This supply will be a single supply of an acquisition because goods arrived in Great Britain before the end of the transition period (see section 2.5).

 

However, any goods that arrive in Great Britain where the movement begins after the end of the transition period will be an import. If a business has accounted for VAT on the acquisition of goods before the end of the transition period because the supplier has raised an invoice, but those goods begin their movement to Great Britain after the end of the transition period, those goods could be subject to both acquisition VAT and import VAT.

 

When this happens, the Great Britain business is required to account for import VAT on their return by using the postponed accounting scheme. They will be able to reduce the amount of import VAT by the amount of acquisition VAT for which they are liable. In cases where the acquisition VAT is equal to or greater than the import VAT, the import VAT entry is reduced to nil. If the Great Britain business is ineligible to apply the postponed accounting scheme, they can use the alternate method as set out in section 2.4.

 

2.8 Import of goods on which UK VAT has been accounted for under the distance selling rules

This section applies to EU based businesses that are currently registered for UK VAT under the UK distance selling rules.

If an EU based business has declared UK VAT on goods under the distance selling rules before the end of the transition period but the goods are sent to the Great Britain after the end of the transition period, those goods will be an import and subject to import VAT. If the relevant goods are of a value exceeding £135 (or do not fall within the provisions for goods supplied from overseas), and those goods are dispatched after the end of the transition period, you can make an adjustment to VAT already accounted for, providing all of the following conditions are met:

Any adjustment made in this way can be made on a VAT return for a period ending no later than 6 months after the date of importation of the goods. You should keep a separate record to identify adjustments.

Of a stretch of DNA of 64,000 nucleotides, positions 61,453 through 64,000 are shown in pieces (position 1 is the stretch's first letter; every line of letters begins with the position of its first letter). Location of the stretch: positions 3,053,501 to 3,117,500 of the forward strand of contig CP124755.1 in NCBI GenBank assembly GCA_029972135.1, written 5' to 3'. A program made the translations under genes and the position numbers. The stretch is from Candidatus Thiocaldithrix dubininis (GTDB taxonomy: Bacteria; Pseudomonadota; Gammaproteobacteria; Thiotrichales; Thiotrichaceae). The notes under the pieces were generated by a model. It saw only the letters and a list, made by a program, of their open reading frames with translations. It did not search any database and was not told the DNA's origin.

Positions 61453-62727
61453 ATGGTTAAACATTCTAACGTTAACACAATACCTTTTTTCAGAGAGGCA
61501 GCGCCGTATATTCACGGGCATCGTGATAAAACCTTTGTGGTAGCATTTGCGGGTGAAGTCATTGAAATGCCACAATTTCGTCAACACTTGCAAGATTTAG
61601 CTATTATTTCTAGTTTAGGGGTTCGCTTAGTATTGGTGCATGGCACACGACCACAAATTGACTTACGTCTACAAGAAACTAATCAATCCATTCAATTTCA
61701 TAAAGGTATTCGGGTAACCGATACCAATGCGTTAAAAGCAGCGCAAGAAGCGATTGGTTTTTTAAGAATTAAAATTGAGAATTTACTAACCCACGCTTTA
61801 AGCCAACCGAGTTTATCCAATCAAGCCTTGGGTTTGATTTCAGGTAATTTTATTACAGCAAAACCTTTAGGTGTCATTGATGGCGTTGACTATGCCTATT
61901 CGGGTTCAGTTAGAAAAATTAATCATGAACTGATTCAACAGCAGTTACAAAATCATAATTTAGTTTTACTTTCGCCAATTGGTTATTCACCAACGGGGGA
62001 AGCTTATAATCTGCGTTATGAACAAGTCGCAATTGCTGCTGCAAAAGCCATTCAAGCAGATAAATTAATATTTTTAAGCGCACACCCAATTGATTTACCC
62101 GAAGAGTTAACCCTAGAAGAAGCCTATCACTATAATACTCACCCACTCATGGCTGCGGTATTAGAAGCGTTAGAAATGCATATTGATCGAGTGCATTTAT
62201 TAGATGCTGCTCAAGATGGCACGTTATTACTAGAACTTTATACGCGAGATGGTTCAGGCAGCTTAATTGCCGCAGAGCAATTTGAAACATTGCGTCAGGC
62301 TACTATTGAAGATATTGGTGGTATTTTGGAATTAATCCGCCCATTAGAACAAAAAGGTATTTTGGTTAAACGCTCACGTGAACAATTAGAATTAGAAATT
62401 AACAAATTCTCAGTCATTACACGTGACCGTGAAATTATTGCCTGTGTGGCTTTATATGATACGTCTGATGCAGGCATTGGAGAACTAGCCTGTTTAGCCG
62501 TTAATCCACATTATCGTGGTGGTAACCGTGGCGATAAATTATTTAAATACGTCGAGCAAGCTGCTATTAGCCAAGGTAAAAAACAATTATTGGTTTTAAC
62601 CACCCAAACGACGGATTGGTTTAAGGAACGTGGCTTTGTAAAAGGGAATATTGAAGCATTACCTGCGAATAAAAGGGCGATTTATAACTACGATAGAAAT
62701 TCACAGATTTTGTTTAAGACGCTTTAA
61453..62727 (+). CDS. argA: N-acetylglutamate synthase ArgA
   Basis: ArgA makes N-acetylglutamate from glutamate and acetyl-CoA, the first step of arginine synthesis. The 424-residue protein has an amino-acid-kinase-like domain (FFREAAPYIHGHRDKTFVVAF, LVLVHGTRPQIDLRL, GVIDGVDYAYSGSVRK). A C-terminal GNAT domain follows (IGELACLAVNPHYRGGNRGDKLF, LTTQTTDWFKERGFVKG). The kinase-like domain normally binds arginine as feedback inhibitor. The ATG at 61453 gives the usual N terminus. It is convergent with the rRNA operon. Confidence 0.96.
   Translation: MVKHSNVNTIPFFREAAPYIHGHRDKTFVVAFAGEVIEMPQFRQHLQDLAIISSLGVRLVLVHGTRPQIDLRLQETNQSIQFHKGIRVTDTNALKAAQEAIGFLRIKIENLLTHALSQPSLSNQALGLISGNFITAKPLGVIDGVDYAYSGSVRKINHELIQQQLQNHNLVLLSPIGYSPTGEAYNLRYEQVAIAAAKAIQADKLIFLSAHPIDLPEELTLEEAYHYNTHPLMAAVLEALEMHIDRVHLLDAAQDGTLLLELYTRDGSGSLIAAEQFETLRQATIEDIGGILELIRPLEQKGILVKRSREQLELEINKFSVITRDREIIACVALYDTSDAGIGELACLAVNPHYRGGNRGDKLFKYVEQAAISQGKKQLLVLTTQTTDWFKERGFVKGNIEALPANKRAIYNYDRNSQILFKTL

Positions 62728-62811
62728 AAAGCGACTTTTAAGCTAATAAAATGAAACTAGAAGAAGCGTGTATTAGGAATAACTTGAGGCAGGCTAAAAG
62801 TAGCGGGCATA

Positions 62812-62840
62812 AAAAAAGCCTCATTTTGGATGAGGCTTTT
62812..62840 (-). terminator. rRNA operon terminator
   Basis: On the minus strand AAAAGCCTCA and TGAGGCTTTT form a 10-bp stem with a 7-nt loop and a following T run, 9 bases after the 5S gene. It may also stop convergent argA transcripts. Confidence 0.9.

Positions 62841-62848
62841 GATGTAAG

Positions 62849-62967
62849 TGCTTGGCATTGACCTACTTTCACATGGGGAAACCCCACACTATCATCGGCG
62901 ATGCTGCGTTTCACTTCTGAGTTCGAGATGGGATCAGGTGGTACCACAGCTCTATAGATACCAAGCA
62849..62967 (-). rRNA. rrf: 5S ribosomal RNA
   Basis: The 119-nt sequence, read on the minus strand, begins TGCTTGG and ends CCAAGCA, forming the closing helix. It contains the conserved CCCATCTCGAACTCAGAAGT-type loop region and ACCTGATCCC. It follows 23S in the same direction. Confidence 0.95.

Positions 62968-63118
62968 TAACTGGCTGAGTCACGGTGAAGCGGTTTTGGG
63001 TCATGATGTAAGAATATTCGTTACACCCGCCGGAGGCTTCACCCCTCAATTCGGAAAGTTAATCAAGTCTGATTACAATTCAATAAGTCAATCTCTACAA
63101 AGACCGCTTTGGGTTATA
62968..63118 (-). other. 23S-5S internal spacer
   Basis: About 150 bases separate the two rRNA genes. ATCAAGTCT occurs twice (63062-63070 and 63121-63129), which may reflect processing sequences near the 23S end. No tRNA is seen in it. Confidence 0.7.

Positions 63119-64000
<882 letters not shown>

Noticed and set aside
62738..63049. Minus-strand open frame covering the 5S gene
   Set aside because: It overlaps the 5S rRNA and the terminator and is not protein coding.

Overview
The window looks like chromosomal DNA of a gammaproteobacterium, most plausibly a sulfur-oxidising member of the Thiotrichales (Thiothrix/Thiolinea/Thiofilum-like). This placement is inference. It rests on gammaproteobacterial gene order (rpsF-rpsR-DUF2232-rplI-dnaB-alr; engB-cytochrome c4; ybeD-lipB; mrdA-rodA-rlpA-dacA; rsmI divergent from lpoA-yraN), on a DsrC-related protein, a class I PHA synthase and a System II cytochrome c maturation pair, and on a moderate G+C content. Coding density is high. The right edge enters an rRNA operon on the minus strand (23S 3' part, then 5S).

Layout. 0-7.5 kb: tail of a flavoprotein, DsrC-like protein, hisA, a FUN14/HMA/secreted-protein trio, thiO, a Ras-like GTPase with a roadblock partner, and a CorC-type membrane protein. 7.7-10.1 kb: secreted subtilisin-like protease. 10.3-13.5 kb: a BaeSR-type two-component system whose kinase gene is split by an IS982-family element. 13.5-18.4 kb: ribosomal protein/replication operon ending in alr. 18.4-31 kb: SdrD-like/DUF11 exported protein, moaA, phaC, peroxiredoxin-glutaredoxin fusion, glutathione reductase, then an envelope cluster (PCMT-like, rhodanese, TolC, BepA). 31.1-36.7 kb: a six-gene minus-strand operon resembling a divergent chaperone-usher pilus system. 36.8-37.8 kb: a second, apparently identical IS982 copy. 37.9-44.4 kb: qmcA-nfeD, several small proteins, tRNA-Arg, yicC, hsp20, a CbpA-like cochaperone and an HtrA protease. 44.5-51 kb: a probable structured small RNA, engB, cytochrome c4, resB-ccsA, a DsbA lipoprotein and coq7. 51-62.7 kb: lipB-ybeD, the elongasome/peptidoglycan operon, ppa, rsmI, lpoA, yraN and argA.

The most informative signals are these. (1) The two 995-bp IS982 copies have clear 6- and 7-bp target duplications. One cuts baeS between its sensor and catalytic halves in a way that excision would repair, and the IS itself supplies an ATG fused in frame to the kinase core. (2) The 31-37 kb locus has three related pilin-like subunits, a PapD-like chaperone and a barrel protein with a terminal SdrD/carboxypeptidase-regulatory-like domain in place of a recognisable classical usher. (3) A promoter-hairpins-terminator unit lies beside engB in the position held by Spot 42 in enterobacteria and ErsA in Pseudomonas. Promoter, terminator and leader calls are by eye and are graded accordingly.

2.9 Import of goods – returned goods relief (RGR)

This section applies to individuals and businesses importing goods into Great Britain after the end of the transition period that were transported from the UK to the EU or exported from the EU before the end of the transition period.

Eligible goods transported from Great Britain to the EU before the end of the transition period, and which remain located in the EU after the end of the transition period, or goods exported from the EU before the end of the transition period which remain located outside the EU after the end of the transition period, are eligible for VAT returned goods relief provided that:

2.10 Goods in a warehousing regime

If goods that enter a warehousing regime in Great Britain before the end of the transition period are removed after the end of the transition period, the VAT treatment is determined by the rules that apply when the goods exit the warehousing regime.

 

2.11 Goods leaving Great Britain

If the movement of goods from Great Britain to a VAT registered business in an EU member state starts before the end of the transition period, but the goods do not arrive until after the end of the transition period, the treatment will be a dispatch. If the movement of goods begins after the end of the transition period the treatment will be an export.

 

2.12 Retail Export Scheme (RES)

Retail Export Scheme will no longer apply in Great Britain after the end of the transition period. However, claims can continue to be made for goods purchased before the end of the transition period. Existing rules will continue to apply in relation to those goods.

 

2.13 Margin schemes

Second hand goods purchased in Great Britain before the end of the transition period for resale in Northern Ireland, will be eligible for inclusion in the margin scheme in Northern Ireland.

 

3. Fulfilment Houses